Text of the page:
Basra’s Unfair Share: Wealthy in Oil, Poor in Every Other Way

The citizens and authorities in what is potentially Iraq’s wealthiest oil boom town are upset. They say oil companies are causing environmental problems and Baghdad is getting rich while they’re missing out, according to this article from NIQASH.

Any opinions expressed are those of the author, and do not necessarily reflect the views of Iraq Business News.

The southern Iraqi region of Basra is estimated to hold about two thirds of all of the country's oil reserves. It is also home to the giant oil fields of Rumaila, Zubair and West Qurna which also produce a significant amount of natural gas.

And late last year the central government in Baghdad signed new contracts for further exploitation of these resources with multi-national energy companies, Shell and Mitsubishi. Around 12 international oil companies are currently working in Basra province, including Russia's Lukoil, Italy's Eni and China’s National Petroleum Corporation.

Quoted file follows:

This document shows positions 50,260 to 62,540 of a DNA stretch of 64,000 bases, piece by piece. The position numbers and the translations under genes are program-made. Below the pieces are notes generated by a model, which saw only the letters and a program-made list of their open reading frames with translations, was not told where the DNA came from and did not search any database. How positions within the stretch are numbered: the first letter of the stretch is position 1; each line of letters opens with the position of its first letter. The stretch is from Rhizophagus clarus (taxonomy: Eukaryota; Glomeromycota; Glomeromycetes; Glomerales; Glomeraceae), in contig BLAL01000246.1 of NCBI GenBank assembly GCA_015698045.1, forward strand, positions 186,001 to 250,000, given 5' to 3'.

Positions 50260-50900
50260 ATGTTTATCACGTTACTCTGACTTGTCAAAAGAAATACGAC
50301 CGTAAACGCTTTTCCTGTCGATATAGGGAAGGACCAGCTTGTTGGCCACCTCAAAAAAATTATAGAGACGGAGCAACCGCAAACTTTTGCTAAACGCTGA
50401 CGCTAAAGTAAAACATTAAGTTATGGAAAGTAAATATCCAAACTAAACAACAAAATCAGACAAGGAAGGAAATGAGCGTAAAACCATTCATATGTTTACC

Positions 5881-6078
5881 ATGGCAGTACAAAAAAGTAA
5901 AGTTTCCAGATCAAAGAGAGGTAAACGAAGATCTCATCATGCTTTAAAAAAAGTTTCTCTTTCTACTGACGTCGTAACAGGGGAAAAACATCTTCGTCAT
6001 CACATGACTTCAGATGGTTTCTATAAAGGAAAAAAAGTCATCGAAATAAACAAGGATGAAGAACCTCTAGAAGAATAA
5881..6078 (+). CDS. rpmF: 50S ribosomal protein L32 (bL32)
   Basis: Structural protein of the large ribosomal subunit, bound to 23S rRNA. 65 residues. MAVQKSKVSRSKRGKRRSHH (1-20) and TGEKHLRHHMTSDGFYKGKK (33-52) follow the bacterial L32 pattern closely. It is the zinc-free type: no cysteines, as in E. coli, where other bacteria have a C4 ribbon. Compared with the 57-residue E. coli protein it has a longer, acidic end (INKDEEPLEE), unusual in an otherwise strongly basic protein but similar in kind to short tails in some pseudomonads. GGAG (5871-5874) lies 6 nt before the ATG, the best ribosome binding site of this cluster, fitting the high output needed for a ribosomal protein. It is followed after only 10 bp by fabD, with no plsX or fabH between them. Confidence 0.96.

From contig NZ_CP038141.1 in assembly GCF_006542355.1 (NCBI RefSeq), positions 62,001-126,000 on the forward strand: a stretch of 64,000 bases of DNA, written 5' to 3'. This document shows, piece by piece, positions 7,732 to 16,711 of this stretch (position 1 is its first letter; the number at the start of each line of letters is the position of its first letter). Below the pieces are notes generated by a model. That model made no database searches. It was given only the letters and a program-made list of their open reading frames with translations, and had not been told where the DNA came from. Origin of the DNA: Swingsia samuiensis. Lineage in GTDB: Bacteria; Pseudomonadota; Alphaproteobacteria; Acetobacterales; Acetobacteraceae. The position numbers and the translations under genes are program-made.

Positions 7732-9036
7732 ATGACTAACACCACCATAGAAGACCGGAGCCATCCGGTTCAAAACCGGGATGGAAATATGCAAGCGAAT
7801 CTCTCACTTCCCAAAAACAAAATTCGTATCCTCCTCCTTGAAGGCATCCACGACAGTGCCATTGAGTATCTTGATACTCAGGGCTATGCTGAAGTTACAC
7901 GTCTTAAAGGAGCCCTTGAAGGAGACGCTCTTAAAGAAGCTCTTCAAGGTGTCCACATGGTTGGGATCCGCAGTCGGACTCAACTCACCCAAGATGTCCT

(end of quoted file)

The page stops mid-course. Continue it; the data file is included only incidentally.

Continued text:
Yet the people of Basra feel they have seen barely any benefit from the natural resources in their home region. Despite the oil and gas in the area and the region’s potential to be Iraq’s wealthiest, “citizens’ living standards are still dire, unemployment is widespread, infrastructure is missing and reconstruction is not going anywhere,” local tribal leader, Falah al-Asdi, said.

Additionally, al-Asdi said the companies involved in Basra were not addressing any of these problems. For example, Basra was beginning to experience a housing shortage because land was being reserved for oil and gas exploration and extraction.

“These companies were supposed to take the initiative and implement both construction and service projects. But up until now all we have seen them do is pay lip service to these ideas,” al-Asdi complained.

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